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post #88 of 143 (permalink) Old 01-09-2017, 01:27 AM Thread Starter
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Re: Wife realizes now that she does not like living with my dog

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Are you in the US?

Also, do you have a crate? A crate will eliminate the begging at the dinner table (never give a dog people food). I think someone suggested feeding him at the same time you eat. That would work if he were in a crate. Doesn't matter when a dog eats, they always want more & they want what you have. If he is socialized well, gets along with other dogs, cats, people, and kids, a rescue may be a better option.

Please know that whatever you feel if you give him up, your dog will feel the same. You have him in your life, but you & your wife ARE his life.

Siochain: Yup, I am - Northern Virginia. I do have a crate which he loves. I have never given him human food, and I don't think he even begs for food. He just likes the smell and comes sniffing whenever we eat, or maybe just wants attention or be close to us. Even when I leave food within his reach, he never tries to eat it. He isn't very food motivated, which made it really hard for me to train him when he was younger. I do feed him when we eat, and give him chew treats when he is done, but he eats fast (or we eat slow). He listens when I tell him to go though, so hopefully in time this stresses out the wife less.
Yeah it breaks my heart to think of how he must feel if I give him up. His original owners abandoned him and he was found by a rescue group. He is not the most attractive dog, was very shy, and nobody wanted to adopt him for a long time...which is what compelled me to bring him home. He is a good boy and if I ever do have to give him up, I will only consider doing it if I can find him a good home.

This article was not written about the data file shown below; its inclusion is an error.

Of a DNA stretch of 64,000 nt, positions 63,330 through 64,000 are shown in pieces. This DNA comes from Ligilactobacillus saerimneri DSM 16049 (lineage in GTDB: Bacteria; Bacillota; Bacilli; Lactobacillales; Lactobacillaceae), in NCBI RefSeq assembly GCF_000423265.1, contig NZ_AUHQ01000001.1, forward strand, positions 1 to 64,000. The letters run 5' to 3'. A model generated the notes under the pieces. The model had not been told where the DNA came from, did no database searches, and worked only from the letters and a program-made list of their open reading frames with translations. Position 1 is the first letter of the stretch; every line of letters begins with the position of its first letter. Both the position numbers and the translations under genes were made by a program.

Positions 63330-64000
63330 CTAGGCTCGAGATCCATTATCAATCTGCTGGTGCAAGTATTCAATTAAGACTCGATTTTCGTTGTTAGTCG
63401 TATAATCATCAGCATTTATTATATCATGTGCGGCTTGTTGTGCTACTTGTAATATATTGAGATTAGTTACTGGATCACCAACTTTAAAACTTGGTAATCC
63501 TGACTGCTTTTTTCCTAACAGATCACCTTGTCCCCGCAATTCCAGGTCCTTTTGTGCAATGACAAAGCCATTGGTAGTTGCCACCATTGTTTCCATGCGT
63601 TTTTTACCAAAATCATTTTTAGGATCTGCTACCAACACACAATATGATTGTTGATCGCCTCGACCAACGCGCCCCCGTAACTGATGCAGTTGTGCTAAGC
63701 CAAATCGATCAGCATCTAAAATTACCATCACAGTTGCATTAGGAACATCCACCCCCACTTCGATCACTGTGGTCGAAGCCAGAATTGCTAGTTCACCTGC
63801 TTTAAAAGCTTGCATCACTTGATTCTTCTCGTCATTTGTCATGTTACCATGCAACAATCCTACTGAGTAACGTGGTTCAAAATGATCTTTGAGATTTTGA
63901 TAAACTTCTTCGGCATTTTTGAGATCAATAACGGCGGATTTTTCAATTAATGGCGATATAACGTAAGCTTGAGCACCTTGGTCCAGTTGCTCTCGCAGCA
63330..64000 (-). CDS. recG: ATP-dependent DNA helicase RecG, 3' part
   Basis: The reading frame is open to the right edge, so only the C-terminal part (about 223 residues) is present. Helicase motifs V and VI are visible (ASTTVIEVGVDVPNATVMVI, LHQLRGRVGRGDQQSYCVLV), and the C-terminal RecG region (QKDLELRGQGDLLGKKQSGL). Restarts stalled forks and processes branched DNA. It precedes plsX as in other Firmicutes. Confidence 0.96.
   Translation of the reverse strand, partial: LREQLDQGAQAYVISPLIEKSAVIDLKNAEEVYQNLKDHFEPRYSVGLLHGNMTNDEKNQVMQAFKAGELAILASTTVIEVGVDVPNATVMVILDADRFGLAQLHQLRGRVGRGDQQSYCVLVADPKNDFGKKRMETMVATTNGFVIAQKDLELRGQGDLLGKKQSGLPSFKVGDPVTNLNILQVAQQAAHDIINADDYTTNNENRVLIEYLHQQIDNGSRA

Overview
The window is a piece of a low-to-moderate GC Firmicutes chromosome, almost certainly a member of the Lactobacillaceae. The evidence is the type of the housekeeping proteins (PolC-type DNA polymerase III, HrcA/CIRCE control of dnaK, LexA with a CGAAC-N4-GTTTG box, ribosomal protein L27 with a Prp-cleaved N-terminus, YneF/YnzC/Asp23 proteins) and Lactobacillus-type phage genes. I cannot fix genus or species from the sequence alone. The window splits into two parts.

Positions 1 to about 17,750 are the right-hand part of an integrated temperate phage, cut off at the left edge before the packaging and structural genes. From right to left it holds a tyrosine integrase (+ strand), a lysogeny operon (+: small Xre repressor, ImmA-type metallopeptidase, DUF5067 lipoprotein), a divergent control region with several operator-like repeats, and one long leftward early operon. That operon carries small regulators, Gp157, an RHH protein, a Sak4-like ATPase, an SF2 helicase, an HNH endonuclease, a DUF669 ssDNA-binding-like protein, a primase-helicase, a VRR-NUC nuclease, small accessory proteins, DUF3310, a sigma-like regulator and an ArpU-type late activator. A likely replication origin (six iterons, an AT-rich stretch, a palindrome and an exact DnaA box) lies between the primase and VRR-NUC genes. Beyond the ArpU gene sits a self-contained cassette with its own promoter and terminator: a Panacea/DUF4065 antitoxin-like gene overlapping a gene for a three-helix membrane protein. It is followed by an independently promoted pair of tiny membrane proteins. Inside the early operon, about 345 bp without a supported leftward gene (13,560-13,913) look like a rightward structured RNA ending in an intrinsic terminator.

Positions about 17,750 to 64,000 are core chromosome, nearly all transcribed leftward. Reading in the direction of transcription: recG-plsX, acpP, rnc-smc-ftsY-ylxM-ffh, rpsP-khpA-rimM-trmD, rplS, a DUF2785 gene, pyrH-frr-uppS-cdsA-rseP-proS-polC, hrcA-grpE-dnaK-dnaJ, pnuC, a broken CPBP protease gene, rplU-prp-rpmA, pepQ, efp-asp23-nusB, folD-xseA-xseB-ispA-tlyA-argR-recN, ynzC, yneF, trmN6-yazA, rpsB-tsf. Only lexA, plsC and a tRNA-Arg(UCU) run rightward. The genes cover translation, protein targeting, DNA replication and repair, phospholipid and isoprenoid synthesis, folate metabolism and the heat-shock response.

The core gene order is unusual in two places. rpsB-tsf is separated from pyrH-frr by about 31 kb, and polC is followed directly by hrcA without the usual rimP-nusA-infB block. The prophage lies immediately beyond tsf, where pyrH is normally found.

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post #89 of 143 (permalink) Old 01-09-2017, 01:30 AM
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Re: Wife realizes now that she does not like living with my dog

You may want to check your adoption paperwork. Most rescues ask that you return the dog to them if something happens & you can no longer keep him. How big is he & what breed?
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post #90 of 143 (permalink) Old 01-09-2017, 01:57 AM
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Re: Wife realizes now that she does not like living with my dog

For now - the message ought to be:

I'm doing this for you, because it's important to me that you feel relaxed and happy in our home.